Mining for Gold on Wall Street

Many technical analysts are saying the gold and silver markets are “breaking down.” I say the precious metals markets are cracking up…with laughter at the monetary shenanigans going on in the US, Europe and elsewhere.

Sure, gold and silver have suffered a sharp correction over the last few weeks. But so what; corrections always occur during long-term bull markets. Gold and silver are still cheap, which means that long-term investors cannot afford to ignore the recent weakness in the precious metals markets.

The gold price, at $1,664 an ounce, is still well below the inflation-adjusted all-time high of $2,330. Likewise, the silver price, at $32 an ounce, could quadruple and still not reach its inflation-adjusted all-time high of $136.

These comparisons do not automatically mean gold and silver are a “buy,” but they do illustrate how much higher prices could climb over the near term simply to “catch up” with inflation.

Now add in the fact that the powers in charge of the dollar and the euro are losing control of the currencies they purport to control, and voilà, you’ve got all the ingredients necessary for a continuing bull market in gold and silver.

If, as I expect, gold and silver prices will resume their decade-long bull market very soon, gold and silver stocks may provide even larger returns than the metals themselves. A balanced long-term investment allocation, therefore, should include both bullion and stocks.

Admittedly, gold stocks have been a big disappointment during the latest phase of the gold bull market. For more than a year, gold stocks have been doing next to nothing, even though gold and silver have been trending higher.

“Gold-mining equities may be married to the gold price,” observes James Grant, editor of Grant’s Interest Rate Observer, “but the spouses are not infrequently estranged.”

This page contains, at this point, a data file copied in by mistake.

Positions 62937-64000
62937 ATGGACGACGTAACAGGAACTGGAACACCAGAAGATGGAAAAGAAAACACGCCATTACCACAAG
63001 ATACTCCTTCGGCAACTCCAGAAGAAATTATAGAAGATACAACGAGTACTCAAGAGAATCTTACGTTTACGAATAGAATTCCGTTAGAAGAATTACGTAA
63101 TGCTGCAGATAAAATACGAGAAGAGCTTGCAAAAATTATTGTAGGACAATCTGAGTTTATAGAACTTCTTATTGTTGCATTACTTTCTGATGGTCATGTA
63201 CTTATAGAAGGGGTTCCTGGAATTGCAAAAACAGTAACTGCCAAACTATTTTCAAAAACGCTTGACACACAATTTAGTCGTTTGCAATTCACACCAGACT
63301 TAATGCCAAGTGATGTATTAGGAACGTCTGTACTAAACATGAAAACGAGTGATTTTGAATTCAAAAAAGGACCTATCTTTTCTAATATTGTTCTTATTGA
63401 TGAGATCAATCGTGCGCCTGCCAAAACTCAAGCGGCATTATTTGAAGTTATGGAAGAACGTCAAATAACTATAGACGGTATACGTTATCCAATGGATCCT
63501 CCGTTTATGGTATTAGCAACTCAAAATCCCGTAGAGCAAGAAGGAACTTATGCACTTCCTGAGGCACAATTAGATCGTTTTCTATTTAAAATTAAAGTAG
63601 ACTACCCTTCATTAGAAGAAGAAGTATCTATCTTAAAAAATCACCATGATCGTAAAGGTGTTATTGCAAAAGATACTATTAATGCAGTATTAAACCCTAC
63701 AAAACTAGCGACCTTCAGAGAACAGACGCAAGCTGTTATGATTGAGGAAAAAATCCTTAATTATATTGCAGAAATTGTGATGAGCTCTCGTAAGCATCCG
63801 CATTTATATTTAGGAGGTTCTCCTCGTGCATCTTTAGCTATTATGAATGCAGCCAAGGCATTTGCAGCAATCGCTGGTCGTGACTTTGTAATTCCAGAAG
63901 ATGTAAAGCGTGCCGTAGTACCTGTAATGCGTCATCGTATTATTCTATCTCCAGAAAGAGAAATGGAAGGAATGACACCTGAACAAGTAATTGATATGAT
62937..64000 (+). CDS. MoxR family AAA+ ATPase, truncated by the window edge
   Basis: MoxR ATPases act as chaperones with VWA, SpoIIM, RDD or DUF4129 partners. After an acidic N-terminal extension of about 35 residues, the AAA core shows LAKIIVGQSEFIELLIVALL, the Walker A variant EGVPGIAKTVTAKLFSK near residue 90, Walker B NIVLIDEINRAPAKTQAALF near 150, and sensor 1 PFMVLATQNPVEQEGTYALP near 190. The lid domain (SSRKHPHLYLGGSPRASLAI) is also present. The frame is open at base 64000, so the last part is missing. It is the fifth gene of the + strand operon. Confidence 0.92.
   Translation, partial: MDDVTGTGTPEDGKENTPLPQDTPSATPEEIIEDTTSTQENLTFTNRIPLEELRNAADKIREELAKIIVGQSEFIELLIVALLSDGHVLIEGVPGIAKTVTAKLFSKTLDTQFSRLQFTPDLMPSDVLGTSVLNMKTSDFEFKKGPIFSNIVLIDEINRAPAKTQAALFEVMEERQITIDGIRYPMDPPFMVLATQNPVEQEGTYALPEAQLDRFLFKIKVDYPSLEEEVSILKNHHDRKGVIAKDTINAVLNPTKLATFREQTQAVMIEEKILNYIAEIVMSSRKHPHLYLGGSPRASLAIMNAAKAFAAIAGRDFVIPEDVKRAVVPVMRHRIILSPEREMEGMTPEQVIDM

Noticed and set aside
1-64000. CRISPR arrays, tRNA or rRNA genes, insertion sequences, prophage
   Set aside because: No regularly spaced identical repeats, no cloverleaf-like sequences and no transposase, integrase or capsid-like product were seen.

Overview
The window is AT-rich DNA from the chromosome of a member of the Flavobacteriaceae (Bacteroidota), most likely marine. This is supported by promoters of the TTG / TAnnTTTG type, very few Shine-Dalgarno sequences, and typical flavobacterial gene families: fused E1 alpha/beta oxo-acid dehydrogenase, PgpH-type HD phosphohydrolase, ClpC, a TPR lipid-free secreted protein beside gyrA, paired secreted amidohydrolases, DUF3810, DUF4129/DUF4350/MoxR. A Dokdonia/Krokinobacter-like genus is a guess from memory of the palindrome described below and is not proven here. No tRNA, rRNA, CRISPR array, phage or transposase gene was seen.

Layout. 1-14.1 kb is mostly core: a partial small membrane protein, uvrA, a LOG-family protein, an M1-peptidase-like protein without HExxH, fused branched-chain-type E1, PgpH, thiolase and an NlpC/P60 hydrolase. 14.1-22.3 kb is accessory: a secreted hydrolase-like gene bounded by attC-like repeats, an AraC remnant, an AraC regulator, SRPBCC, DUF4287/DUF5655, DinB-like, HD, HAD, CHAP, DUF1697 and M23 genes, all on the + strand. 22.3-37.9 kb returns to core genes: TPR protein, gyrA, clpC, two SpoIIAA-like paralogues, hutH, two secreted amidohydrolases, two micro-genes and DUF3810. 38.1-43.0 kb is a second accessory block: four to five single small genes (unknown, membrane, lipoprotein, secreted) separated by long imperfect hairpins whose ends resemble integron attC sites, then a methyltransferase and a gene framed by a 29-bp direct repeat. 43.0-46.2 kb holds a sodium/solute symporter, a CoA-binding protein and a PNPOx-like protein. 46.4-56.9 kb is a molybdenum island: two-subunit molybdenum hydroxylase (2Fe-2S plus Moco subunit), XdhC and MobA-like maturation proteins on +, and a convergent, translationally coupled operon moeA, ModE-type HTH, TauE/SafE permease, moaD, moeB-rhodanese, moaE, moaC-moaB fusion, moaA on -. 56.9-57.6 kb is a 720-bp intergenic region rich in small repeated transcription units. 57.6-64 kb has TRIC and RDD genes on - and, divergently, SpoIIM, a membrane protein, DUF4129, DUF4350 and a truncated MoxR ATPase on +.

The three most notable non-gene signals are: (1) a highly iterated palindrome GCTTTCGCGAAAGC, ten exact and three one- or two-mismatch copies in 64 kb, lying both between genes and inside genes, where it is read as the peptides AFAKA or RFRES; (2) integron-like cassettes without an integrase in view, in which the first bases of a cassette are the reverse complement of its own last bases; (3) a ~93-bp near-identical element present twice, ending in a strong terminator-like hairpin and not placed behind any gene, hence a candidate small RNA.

Since the day the gold price first jumped above $1,000 an ounce on March 13, 2008, the yellow metal has soared 68%. But over the same time frame, gold stocks, as represented by the Philadelphia Gold and Silver Index, have fallen 3%.

No investor buys a gold stock to lose 3% while the gold price is soaring 68%.

Perhaps gold stocks are due for a change of fortune.

Gold stocks are very cheap, both in relation to the gold price and in relation to most fundamental valuation measures.

The chart below shows the price-to-EBITDA ratio of the XAU Index of gold stocks. This ratio is a measure of price-to-cash-flow and tends to illustrate valuation more accurately than the more familiar price-earnings (PE) ratio.

Today, the price-to-EBITDA of the XAU Index is currently around 6.7 times — the lowest valuation in a decade.

The Price-to-EBITDA for the XAU Index of Gold and Silver Stocks

For example, based on enterprise value per ounce of gold reserves (proven, probable and inferred), a buyer of the gold stocks in the table below would pay anywhere from $81 an ounce (AngloGold) to $224 an ounce (Goldcorp) for the gold these companies have in the ground.

The Value of Several Large Mining Companies, Relative to Metal in the Ground

Expressed another way, the enterprise value of AngloGold is only 4.9% of the value of its gold in the ground. Most large silver companies are also selling for pennies on the dollar of their in-ground metal.

Obviously, this very rough metric does not take into account the cost of pulling that gold and silver out of the ground. Furthermore, gold and silver mining companies always sell for deep discounts to the value of their metal in the ground. But today’s discounts are much deeper than they have been in several years.

If you don’t own gold stocks yet, now is a great time to buy them. And if you already own them, you should certainly hang on, or add to your favorites.

Gold stocks are cheap.


Addison Wiggin,
for The Daily Reckoning